$222,000 for water quality linkages and baseline data project. To develop linkages with key groups and the NRM committees within the NAP region to promote a water quality and streamflow monitoring system and develop a trial system for improved coordination of data collection, monitoring, storage and reporting.
Location: Across entire NAP region.

$150,000 for surface water hydrological models for the NAP region. To develop catchment surface water balance and routing models to assist the preparation of Water Management Plans and ensure allocation decisions are based on more accurate estimates of water yield.
Location: Across entire NAP region.

$225,000 to implement a NAP region river health monitoring system. To provide formal training and accreditation programs for community groups in the use of the Australian River Assessment System (AusRivAS) models to establish on-going river health monitoring and reporting systems for waterways in the NAP region.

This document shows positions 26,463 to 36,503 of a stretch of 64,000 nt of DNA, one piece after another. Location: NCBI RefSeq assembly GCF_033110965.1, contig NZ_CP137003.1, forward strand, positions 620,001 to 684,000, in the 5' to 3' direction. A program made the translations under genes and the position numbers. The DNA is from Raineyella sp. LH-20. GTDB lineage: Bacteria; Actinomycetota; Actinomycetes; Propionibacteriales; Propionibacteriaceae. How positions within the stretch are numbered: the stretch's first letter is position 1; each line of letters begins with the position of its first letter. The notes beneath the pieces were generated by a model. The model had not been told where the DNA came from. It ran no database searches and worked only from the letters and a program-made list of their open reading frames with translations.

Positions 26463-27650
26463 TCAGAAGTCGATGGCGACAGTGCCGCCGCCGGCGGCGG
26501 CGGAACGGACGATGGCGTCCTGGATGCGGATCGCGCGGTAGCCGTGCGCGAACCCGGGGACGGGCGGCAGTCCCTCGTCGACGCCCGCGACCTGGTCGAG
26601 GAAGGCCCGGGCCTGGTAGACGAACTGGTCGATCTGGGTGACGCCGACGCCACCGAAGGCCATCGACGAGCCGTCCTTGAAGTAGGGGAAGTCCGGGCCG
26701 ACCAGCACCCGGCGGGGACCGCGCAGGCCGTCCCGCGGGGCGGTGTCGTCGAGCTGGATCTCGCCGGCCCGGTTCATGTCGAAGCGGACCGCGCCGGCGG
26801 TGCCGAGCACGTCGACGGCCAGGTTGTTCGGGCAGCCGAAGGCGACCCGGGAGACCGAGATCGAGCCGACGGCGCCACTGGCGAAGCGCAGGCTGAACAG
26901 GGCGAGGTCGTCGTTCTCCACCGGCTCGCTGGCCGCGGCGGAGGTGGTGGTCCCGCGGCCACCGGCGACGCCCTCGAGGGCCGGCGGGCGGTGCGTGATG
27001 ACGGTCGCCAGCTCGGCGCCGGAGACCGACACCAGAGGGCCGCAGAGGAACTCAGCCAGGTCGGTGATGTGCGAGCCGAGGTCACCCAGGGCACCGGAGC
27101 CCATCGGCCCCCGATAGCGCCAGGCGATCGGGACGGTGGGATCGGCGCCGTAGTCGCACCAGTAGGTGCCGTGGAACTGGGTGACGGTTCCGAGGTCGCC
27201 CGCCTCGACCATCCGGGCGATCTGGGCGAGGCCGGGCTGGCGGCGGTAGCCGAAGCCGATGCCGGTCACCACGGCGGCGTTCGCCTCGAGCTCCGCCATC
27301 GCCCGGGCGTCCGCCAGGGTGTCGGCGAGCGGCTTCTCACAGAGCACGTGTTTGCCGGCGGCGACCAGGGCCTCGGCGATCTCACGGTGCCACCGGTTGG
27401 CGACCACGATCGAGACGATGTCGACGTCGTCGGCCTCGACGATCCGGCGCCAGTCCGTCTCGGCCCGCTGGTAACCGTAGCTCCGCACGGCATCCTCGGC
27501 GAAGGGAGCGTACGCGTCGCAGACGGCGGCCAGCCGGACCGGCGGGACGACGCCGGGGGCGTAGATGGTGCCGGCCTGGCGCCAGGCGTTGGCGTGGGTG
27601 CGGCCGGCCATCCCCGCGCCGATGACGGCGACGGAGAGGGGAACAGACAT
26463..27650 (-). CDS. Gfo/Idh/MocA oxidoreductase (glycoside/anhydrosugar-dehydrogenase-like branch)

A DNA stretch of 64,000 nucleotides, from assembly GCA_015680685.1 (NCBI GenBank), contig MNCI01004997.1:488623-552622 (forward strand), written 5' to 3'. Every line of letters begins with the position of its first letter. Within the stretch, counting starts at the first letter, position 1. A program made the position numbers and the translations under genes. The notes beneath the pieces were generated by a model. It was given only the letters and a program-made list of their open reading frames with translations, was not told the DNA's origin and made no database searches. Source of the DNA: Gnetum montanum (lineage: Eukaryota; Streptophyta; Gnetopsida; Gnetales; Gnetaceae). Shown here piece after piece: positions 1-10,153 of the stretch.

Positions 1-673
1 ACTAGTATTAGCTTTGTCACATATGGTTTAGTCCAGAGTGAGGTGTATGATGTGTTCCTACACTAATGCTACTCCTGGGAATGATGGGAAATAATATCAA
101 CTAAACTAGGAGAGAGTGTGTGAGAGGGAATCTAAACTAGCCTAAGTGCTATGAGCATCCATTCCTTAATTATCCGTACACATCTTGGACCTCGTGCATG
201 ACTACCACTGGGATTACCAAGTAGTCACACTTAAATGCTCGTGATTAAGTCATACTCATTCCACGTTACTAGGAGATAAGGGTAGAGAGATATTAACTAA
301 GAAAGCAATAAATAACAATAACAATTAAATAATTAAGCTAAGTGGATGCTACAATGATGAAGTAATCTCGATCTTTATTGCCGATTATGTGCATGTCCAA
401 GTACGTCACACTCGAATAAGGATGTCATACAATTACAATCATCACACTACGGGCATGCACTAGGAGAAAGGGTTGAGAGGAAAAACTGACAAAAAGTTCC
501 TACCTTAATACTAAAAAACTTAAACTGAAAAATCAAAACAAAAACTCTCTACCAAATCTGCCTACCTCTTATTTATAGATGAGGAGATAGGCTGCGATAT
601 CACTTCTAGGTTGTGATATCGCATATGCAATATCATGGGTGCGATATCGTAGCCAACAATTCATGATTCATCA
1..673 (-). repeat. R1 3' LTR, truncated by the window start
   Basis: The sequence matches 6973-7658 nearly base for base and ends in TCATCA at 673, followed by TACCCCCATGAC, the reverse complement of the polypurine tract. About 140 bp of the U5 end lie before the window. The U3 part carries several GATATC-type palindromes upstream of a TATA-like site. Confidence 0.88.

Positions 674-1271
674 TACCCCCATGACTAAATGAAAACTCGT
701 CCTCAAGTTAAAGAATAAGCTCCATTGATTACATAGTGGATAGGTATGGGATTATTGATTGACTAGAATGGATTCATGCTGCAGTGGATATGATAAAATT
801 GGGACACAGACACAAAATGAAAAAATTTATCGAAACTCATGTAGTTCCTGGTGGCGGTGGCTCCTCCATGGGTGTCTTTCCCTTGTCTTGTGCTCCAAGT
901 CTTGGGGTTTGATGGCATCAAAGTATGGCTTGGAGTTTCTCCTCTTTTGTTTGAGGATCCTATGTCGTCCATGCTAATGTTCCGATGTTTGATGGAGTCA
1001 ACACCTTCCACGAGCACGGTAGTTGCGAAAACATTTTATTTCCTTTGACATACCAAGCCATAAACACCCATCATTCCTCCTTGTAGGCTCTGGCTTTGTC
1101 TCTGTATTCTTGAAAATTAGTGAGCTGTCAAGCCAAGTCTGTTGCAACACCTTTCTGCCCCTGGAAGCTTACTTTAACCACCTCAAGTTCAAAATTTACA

Location: Across entire NAP region.

$82,000 to establish a process to set targets for water quality in the NAP region. To involve the community in the establishment of water quality targets using the national Water Quality Targets: a handbook and a process developed in Tasmania to establish water quality objectives. This project may also provide a framework for target setting processes for other indicators.
Location: Across entire NAP region.

$330,000 for a conservation system for freshwater ecosystem values. To identify both process and structural ecosystem features for biological, geomorphological and hydrological components of freshwater ecosystems. This will be used to develop criteria for assessing the conservation value of freshwater ecosystem features on public and private land and provide a clear decision making framework for statutory authorities where freshwater ecosystem values are involved.
Location: Across entire NAP region.

$320,000 to develop holistic environmental flow methods in the NAP region. Undertake a pilot study of environmental "high flow" requirements in the Little Swanport catchment to understand the:

Location: Little Swanport River catchment. Town: Little Swanport

$235,000 to provide a water metering infrastructure to monitor water use in the NAP region. To provide essential data to be used in developing catchment Water Management Plans and regional NRM strategies, which will assist in identifying opportunities for increased water use efficiency.
Location: Great Forester River catchment. Towns: Bridport, Scottsdale, Tulendeena, Springfield